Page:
What is Protein Energy Malnutrition?
Protein energy/ calorie malnutrition (PEM/ PCM), the foremost public health obstacle, is characterized by the deficiency of either protein or energy in the body leading to wasting and stunting along with severe effects on tissues and other metabolic functions leading to growth retardation. According to World Health Organization (WHO), the variation among the nutrient’s consumption, expenses, supply and demand to ensure the necessary growth for survival. PEM is classified in different ways. The acute PEM with the deprivation of energy only is termed as mild PEM. The chronic PEM with the deficiency of protein only is referred as moderate PEM. The acute as well as chronic PEM characterized by the deficiency of protein along with calories is labelled as severe PEM.
“PEM is quoted as myriad of morbidity. Geographically, more than 70% of PEM children live in Asia”…. WHO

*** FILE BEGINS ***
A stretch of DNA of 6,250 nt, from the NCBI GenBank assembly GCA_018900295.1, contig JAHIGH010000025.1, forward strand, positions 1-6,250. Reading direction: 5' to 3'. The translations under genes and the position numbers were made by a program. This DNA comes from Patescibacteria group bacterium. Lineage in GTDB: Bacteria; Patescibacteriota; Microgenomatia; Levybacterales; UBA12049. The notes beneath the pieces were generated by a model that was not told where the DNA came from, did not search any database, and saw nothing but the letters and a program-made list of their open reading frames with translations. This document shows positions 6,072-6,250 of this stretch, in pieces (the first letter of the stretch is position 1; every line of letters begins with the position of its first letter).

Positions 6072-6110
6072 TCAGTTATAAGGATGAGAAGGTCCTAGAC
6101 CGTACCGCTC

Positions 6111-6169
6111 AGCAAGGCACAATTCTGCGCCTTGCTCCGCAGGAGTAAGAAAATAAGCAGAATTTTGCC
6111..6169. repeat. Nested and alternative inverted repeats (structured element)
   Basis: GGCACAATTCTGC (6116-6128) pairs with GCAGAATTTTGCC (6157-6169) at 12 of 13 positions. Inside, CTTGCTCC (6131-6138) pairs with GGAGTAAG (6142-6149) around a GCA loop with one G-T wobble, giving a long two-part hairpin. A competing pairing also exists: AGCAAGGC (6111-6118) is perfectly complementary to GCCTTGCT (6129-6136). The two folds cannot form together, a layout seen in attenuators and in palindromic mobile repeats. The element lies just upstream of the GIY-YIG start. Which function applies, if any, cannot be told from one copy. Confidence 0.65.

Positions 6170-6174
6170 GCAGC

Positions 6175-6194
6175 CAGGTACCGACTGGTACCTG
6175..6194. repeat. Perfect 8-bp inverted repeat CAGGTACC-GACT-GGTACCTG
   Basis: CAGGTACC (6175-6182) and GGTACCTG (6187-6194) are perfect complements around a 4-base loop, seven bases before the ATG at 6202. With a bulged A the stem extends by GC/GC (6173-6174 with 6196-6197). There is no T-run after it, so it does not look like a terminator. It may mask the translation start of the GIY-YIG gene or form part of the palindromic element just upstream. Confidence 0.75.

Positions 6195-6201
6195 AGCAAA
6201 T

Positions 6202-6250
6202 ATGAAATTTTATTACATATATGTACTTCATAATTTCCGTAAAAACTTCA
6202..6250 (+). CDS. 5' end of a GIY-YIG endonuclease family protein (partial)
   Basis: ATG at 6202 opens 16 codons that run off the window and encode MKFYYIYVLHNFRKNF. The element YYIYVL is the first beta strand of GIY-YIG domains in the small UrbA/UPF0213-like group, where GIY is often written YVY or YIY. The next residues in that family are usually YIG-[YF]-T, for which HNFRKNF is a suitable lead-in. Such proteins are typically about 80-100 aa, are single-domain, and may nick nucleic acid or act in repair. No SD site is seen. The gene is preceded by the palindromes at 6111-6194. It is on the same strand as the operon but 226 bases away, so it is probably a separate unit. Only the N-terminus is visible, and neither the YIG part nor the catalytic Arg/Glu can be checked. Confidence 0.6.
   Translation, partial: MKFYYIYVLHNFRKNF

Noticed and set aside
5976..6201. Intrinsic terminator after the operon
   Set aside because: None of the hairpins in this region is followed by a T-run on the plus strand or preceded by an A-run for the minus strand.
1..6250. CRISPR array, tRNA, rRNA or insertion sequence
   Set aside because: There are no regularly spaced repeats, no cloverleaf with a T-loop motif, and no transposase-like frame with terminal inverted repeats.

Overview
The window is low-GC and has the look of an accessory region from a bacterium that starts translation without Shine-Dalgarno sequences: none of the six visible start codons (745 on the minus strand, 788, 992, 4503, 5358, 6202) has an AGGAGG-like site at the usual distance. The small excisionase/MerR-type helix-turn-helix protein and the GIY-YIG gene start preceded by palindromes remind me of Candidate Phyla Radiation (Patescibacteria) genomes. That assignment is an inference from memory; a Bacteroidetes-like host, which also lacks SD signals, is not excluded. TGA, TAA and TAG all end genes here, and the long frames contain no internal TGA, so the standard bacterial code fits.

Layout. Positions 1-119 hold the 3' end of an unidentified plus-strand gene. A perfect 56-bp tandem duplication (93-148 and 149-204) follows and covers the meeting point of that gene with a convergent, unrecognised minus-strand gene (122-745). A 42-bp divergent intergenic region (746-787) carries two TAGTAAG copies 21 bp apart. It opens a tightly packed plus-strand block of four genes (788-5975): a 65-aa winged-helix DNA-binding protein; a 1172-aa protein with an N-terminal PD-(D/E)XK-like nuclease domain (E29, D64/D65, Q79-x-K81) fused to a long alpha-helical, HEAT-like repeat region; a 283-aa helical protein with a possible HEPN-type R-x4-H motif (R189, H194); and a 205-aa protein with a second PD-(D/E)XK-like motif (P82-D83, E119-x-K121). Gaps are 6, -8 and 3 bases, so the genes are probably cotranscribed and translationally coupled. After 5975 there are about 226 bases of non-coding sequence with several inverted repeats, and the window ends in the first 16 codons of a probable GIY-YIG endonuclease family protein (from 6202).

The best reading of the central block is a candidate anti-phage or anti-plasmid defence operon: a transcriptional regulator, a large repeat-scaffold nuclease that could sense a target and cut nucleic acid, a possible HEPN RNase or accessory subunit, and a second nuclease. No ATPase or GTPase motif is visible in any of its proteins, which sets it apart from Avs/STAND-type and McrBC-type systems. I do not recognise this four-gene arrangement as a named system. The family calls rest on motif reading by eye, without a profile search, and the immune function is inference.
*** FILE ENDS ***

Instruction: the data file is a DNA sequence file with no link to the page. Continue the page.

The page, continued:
- Globally, PEM targets every fourth child: 26.7% are underweight, while 32.5% are stunted (WHO).
- 5.6 million Under-five mortality is because of malnutrition (UNICEF).
- Nearly 852 million malnourished people live in developing countries (FAO).
- 51% of preschools have PEM in Pakistan (UNICEF).
- Bangladesh is the home of stunting due to malnutrition.
- In India, the mortality rate of children is 2.1 million.
- About 47.2% and 28.5% of Srilankans are underweight and stunted, respectively.
- 45.57% of Nepalese children were stunted and 52.46% were underweight.
Children are one of the vulnerable groups of PEM, so priority must be given to them regarding nutrition. Health care programs, training sessions and companies should be conducted to educate the families and mothers on the control and prevention of PEM. The provision of necessary education, proper feeding practices, health facilities, nutritious food should be assured. Skill-based interventional programs, food fortification programs, supplementary programs, and breastfeeding programs will be helpful in this regard. Gender equality, religious as well as cultural equity, food security, breastfeeding, personal hygiene, employment, population-control and equal distribution of food are the key parameters to ensure positive health status. To ensure this, all the stakeholders, government as well as non-government officials and representing bodies have to work together in the best possible way.